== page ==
There is a Swedish singer I quite like. I’m not an active fan, but enjoyed his music as a child, and in recent years there are some albums I have and listen to. He was – I believe – jailed for drug crimes in the intermediate period. I don’t read gossip magazines, and living in exile it’s hard to keep up with all the news.

It didn’t worry me, nor did it surprise me. I don’t go around thinking his singing is connected with his private life or whether he is a nice person. The songs are the same, with or without the drugs/jail connection. Equally, I don’t feel my childhood enjoyment of his music has been tainted by the drugs news.

But perhaps you can tell where I’m going with this? Rolf Harris; a man I have admired and whose work I have enjoyed for so long.

When the news first appeared about the accusations of sex crimes, I hoped they were wrong, and worried about what would happen. Now, though, I couldn’t care less about him. Not only have I made the journey from fan to non-fan, but it all seems very plausible and far easier to ‘accept’ than I ever thought it would.

You see films where the other convicts spit in the food served to child abusers. I’m guessing this is what I’m feeling. There are crimes that you can see as merely crimes, and then there are other crimes that are something else entirely. I have to admit that I never worried too much about what to think of Gary Glitter. As a teenager I liked his singing well enough, but that ended and his criminal career has not caused me to dwell on what I think of him.

In both cases there are young people who have been abused. That’s very important to remember. But then there are the fans, who possibly never saw their star perform live, or at least never spoke to them.

We have a past, that now has changed. We liked someone we would never have liked, had we known. When the news first appeared, I didn’t know how I would feel about my Rolf Harris CDs.

I do now.

They will have to go, just like all everything else this man created in his life, and which people all over the world are ditching. Either because they want no connection with him, or because you can’t continue enjoying what you once liked.

So many children – and adults – have had their memories tainted. I have decided to let my earlier blog posts remain for the time being. I somehow feel I don’t want to be forced to erase my own past, even though my feelings and opinions have changed. And now I understand why Rolf Harris looked so stiff and was in such a foul mood at the last concert at the Lowry. I was just too polite, and too much of a fan, to draw attention to it.

I shouldn’t have been.

My big fear is finding out who will be next. I very much doubt this is all there is. We will find more heroes with feet of clay. The question is who.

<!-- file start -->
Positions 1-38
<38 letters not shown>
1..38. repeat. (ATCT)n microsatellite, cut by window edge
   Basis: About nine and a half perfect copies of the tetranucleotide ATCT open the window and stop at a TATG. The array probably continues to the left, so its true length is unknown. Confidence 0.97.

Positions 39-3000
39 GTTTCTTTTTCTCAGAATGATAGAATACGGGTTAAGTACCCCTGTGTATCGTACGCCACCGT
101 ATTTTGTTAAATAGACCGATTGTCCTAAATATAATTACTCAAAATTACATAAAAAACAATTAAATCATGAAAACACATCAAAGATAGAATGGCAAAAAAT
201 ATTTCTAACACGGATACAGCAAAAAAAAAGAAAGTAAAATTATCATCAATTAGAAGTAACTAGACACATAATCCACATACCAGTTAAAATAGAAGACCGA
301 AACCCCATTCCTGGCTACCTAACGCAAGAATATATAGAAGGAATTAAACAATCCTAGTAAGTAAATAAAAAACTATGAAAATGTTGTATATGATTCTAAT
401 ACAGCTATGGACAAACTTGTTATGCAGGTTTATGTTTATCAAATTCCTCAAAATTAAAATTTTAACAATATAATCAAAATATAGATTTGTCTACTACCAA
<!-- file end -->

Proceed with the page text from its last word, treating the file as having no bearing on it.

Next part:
When.

Ascension art

I remembered the rock. It was enormous, and just by artist Rosa Ekelund’s front door. That’s how I knew we’d gone to the ‘wrong’ artist’s house. We had followed the other cars up the hill, and ended up at Kätie Nilsson’s instead. She had the most marvellous view from her windows, which isn’t surprising considering we’d gone some way up from the coast. And she was an interesting artist too. Main problem was too many people and me too close to the paintings (I’m old, so don’t see too well if the distance is wrong). I liked the way she’d displayed some of her smaller pictures. I’ll copy that at home.

Ascension weekend is just coming to a close, and in my part of Sweden Ascension means art for four days. Artists open their studios and people come and look. And buy, if they feel inclined. We don’t often manage to be here at the right time, so it was a bonus to discover we’d picked the right week.

After Kätie we did find Rosa Ekelund, and her enormous rock. I’d like a rock like that, even if it is inconvenient to have one in the middle of your drive. Rosa does colourful women, mostly, and also paints on slate and driftwood. We could easily have bought a slate with thrift on. Or the Madonna and child, on Rosa’s garage wall. Or the large oyster-catchers. If we had enough money and walls, which we don’t.

On to Eva Norrgren at the apple farm, where I had a narrow escape. She had a lovely – and small and not too expensive – picture I liked. Luckily it had already been sold. Nice looking farm building, which was at least as much fun to see as the art.

We finished the day at Helmut Witt’s ceramics workshop. Daughter and I both eyed up the large mugs. We have the ‘smaller’ ones already, but clearly felt thirsty enough to want a larger version.

So we went to Göstas for afternoon tea with a sea view, in the sunshine. It’s not always nice, but this time it was perfect. Good tea and nice cake, and everyone got what they wanted. We wouldn’t have minded taking the furniture home with us, but resisted the urge.

The next day we looked at the art at Särdals Kvarn, even though it wasn’t part of the weekend event. We had more tea, in more nice surroundings. And then we went to see Thomas and Ulla Frisk and their art, which is always a highlight for me. Thomas paints large oils, and we don’t have room for more, even though I’d happily build a wall down the middle of a room just to hang one of his grey, industrial oil paintings. Or maybe a wash basin. I already have the toilet.

Thomas Frisk

Once we’d got this far we found we’d overdosed on the art and the teas. There were plenty more places to go, but we had no energy left for anything. Not even for Mjellby Konstmuseum. Even though it was free entry, and it had a great looking exhibition on.

Another year, another Ascension.